- If going for a pure Rebuild strategy, only spend on Rebuilds and Duchies.
- A skilled player can use Saboteur to counter a Rebuilder.
Now let’s discuss specific interactions with other cards. Bear in mind that if you’re going for a pure Rebuild strategy, any card costingwill get in the way of you buying Rebuilds and Duchies, and should most likely be ignored.
Shelters: According to Donald X, Rebuild was the last card to be added to the Dark Ages set, and, like Ironmonger, seems oddly ill-fitted to the expansion, as both cards suffer when Shelters are used. Using Shelters replaces your starting Estates, leaving your starting deck with a single Victory card in it, and Overgrown Estate only costs – that’s not enough to Rebuild it into a Duchy – thus you have to make an extra step on your way to Provinces (or, happenstance forbid, Colonies). This is not to say that you should ignore Rebuild in a Shelters game – just be mindful that you’ll need to buy a few more Duchies (or Estates) to make it worthwhile.
Colonies: Rebuild, unlike most other cards, takes neither a boost nor a slump when Colonies are used. True, it now requires an extra play of Rebuild to get your Victory cards to their highest potential, but Colony games tend to be longer anyway. Rebuild can even be helpful in Colony games, as you need not outfit your deck with the necessary funds to procure Colonies – just Rebuild up to that. Be aware, however, that although Provinces are now a stepping stone up to Colonies, they still count as an ending condition when they’re all gone, so be mindful of the size of the pile.
Kingdom Victory cards: Rebuild is certainly a convenient way to acquire alternate Victory cards, but don’t look to it as a means to beef up their point totals. Since Rebuild essentially replaces cards, most of the variable point Victory cards will not get any mileage out of Rebuild. Better to just buy them outright, particularly Silk Road, which would prefer to keep your starting Estates.
So does Rebuild actually combo with any kingdom Victory card? Yes, actually.
Tunnel: Just name Tunnel. Your Estates will turn into Tunnels, and then you’ll be swimming in Gold as the Tunnels just fly by.
Feodum: Unlike the other counting kingdom Victory cards, Feodum’s point total will actually increase with Rebuild – when you trash a Feodum, you get three Silvers, increasing every Feodum you have by one Victory point. Just remember to at least hang on to some Feoda.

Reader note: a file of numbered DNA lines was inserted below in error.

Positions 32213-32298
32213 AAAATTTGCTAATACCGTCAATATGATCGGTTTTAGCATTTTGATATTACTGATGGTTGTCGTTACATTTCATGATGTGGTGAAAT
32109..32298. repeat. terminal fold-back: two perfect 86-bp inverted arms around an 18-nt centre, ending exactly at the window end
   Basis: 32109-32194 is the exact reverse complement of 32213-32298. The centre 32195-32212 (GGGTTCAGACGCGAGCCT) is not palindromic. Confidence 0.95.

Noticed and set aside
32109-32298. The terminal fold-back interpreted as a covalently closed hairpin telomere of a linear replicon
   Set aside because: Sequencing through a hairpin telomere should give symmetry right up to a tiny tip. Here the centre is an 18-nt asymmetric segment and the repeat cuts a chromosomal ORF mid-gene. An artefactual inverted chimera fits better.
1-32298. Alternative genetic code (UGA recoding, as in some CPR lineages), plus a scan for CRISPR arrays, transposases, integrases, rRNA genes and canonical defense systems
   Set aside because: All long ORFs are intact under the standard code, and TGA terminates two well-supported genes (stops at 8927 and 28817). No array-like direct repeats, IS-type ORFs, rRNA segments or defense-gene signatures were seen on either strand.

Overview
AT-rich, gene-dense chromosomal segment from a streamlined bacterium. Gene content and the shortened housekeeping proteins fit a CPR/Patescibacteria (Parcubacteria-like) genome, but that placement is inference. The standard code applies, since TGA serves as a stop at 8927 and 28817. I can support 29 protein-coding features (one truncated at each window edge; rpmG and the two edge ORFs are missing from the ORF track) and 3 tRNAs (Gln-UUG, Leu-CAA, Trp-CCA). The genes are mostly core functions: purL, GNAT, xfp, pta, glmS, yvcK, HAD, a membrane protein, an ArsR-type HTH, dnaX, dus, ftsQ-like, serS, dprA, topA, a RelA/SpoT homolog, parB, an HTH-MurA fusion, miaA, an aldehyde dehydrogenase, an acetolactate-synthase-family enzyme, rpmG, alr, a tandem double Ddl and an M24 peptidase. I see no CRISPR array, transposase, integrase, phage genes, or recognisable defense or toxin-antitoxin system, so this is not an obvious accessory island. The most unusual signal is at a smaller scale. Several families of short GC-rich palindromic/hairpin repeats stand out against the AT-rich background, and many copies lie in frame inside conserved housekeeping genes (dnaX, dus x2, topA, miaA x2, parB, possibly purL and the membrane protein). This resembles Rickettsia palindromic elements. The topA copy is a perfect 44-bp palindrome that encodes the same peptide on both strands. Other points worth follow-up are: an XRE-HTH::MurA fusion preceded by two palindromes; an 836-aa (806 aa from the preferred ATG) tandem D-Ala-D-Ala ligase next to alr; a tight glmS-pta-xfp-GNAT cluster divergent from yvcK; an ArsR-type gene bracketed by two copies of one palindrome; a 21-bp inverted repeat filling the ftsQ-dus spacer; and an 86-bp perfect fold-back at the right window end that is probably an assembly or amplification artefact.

Duke: Name Duchy or Duke every time. Your Estates will turn into Duchies, allowing you to focus your buys on Dukes, whose pile will quickly empty as your Rebuild finds them. Or let them turn into Dukes, and buy Duchies. Either way. Just be mindful of that emptying, or you’ll start to lose Dukes and/or Duchies. Remember – you don’t have to play a card in your hand.
Other standout interactions:
Baron: Rebuild takes away your Estates, so Baron can’t make money for you (sad face), but then Baron gives you more Estates, which you can turn into Duchies (happy face).
Tournament/Explorer: Rebuild can help you get to those precious Provinces more quickly, allowing you to get the full potential out of these cards. Once you’ve Rebuilt an Estate into a Duchy, make sure to name Estate to ensure your next Rebuild will hit that Duchy.
Trade Route: Don’t you hate that niggling desire to buy an Estate to make your Trade Routes better? Rebuild helps you get around that by quickly getting the token off of Duchies, and usually Provinces as well.
Stash: While you usually want to to spend on Duchies and more Rebuilds, Stash has a rather nice interaction with Rebuild. Since Rebuild shuffles your deck quite often, you'll be replacing Stash quite often as well. This can be used to ensure you can buy a Province at least once a shuffle, particularly in Colony games when, after the Duchies run out, outright buying Provinces can give you more than rebuilding into a Colony.
Rebuild as a defense: Rebuild can be an excellent way to counter a lot of Attacks. Any Attack that forces you to place cards on top of your deck can be countered by putting Victory cards there for Rebuild to hit. And Spying Attacks that like to leave Victory cards on top are very effectively neutered by Rebuild. And while Wandering Minstrel and Farming Village snag on Ruins, and Scrying Pool snags on Curses, Rebuild discards them all (along with everything else).
- Saboteur and maybe Knights
- VP chip cards: Goons, Monument, Bishop
- Fast junkers: Mountebank, Cultist
Mirror Strategy Article
original article by ragingduckd
When Rebuild is on the board, you usually just have to buy it. Other engines have a reasonable shot in games with Colonies or Shelters, but Rebuild is always a force to be reckoned with. When Rebuild has the home-court advantage of a Province game with Estates, there are very few decks that can outrun it.
This means that many of your Rebuild games -- particularly your Province/Estates games -- will be mirror matches. Most of those Rebuild mirrors will follow a fairly consistent script. Playing them well requires first understanding that script and then deciding how and to what extent any particular kingdom demands that you deviate from it.
I assume that you're playing against one opponent, with no Shelters, no Colonies, and no game-breaking combos, and that you and your opponent are both going for Rebuild. I briefly discuss some the major deviations from this setup at the end.